How Long Can Hamsters Survive Without Food And Water?

Hamsters are among the hardiest pets you can keep. This might be because they generally inhabit desert environments in the wild.

The dunes and steppes in this warm and dry place make the perfect habitat for these little furry animals.

As you can imagine, food is barely enough in this place, but that is nothing that affects the hamster. When this animal gets food, it can store some of it in its cheek pouch for later.

With this information, most pet owners might assume that leaving their hamsters without enough food and water for a few days will not cause much harm.

Your hamster can indeed survive for 2-4 days without food and water.

However, you should not leave the animal without these necessities for more than 24 hours.

This is because, depending on a room’s temperature and the hamster’s age, starvation might lead to grave health issues. Moreover, this might motivate the hamster to escape.

The following are answers to the common questions that hamster owners have on the survival timeline for their pets without food and water.

What to Do With Pet Hamsters When Going On Vacation?

It is almost impossible to be confined to your home throughout. You might decide to take a few days’ vacation.

The following are some steps on handling your hamster if you will be away for a few days:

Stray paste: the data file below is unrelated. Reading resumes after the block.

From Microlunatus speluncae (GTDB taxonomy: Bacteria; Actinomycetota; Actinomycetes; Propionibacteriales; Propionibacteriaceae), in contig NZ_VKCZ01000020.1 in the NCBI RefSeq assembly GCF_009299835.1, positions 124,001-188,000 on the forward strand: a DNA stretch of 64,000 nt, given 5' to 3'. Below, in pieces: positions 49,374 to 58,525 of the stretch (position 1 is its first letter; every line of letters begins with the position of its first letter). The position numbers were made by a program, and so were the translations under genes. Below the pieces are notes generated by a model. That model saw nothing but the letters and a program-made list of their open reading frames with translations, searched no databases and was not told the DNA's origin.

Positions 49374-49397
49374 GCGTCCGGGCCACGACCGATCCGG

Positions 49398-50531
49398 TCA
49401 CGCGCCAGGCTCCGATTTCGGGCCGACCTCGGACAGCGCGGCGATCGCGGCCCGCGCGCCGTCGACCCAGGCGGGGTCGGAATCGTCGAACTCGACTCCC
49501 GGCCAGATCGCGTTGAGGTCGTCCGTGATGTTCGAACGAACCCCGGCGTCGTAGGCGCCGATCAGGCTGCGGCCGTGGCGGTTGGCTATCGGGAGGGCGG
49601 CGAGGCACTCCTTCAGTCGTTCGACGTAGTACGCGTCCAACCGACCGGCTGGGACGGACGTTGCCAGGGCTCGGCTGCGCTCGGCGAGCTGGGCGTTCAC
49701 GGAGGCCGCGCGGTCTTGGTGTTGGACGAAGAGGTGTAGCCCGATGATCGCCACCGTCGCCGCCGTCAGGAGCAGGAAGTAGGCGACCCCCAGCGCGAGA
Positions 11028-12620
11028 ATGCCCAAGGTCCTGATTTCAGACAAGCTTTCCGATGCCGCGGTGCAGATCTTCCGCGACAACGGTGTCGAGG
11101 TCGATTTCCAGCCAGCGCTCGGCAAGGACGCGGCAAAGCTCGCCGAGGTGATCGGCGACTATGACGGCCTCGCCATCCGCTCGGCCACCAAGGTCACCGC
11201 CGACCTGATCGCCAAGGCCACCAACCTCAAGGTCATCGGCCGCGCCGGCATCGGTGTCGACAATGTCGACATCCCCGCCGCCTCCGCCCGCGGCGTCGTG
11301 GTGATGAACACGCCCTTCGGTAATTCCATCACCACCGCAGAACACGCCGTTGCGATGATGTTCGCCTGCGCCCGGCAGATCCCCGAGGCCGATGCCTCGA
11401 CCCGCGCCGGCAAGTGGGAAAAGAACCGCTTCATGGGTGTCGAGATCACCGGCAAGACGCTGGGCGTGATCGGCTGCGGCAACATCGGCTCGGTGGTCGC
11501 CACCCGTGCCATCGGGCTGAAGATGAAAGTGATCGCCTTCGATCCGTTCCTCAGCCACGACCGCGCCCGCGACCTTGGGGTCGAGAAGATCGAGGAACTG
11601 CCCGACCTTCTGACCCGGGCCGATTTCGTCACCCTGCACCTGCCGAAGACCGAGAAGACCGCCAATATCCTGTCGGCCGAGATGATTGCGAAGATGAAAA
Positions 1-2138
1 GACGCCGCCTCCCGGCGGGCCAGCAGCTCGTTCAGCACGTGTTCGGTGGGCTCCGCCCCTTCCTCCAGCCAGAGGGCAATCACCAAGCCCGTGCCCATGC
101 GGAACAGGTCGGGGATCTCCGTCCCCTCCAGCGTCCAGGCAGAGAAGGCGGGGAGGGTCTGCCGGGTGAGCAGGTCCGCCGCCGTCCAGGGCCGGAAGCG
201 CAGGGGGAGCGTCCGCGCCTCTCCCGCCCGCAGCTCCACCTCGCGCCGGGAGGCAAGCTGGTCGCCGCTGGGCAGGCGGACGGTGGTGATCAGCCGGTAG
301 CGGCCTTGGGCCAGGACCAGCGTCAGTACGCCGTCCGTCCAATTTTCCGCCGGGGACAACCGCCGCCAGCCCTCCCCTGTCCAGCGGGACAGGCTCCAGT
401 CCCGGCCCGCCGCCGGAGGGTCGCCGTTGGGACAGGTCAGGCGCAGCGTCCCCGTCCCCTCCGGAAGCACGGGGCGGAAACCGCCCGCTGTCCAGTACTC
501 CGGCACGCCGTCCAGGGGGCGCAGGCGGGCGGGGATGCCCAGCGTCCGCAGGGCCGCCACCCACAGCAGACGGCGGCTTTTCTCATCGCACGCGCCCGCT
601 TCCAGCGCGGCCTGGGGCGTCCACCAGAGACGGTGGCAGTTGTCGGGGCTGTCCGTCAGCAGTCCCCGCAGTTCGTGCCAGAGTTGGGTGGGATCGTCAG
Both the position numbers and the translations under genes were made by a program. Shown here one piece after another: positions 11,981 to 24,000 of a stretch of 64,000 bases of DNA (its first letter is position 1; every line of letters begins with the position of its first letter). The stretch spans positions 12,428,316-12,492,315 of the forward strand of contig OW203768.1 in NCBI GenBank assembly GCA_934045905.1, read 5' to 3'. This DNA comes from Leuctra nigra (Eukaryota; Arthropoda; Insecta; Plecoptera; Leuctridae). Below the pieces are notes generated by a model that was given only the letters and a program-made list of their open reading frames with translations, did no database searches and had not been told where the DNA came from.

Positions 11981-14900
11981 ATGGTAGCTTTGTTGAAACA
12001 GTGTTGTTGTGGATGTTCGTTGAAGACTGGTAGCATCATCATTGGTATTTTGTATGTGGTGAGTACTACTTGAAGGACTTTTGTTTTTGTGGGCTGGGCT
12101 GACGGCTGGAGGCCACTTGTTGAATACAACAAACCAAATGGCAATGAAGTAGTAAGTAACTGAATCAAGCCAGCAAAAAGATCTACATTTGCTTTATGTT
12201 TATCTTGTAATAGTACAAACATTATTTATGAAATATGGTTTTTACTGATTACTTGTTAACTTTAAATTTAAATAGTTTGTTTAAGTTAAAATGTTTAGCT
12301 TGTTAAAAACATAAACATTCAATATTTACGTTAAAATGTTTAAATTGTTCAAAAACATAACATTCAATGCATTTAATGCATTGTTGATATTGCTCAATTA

– Ask Someone to Care for Your Hamster

You can have a friend or neighbor live with the hamster for a few days while you are away. Alternatively, the hamster can live in your home with the friend checking daily to ensure it has enough water and food and is comfortable.

In most localities nowadays, there are also pet-sitters. They charge a few dollars to care for your pet in a shelter or your home.

If you cannot afford full-time care, you can choose the cheaper alternative of having the sitter check on the hamster every few days. The sitters often replenish food and water in addition to cleaning the hamster’s cage.

– Set up an Automatic Feeder and Water Dispenser

Shops now stock automatic water and food dispensers that can ensure your hamster gets enough food and water daily when you are away.

The dispensers have a cut-off cord that will automatically stop the flow of food and water. As your pet consumes the food or water in a reservoir, more gets pushed down to replenish it.

– Take Your Pet Hamsters with You

Depending on your destination, you can consider taking the hamster with you. This means calling beforehand to check if the hotel allows pets and making the necessary travel arrangements for the animal.

The preparations will generally include getting the necessary vaccines and a portable cage for the hamster.

How Much Water Do Pet Hamsters Drink?

Though they live in the desert, hamsters will burrow to guarantee constant water supply for them.

They prefer having water daily to prevent dehydration-related health problems like heatstroke. The daily water requirement for a pet hamster varies according to its size.

Adult hamsters nevertheless need 5-10ml of water per day. Fruits and vegetables can also keep your hamster adequately hydrated.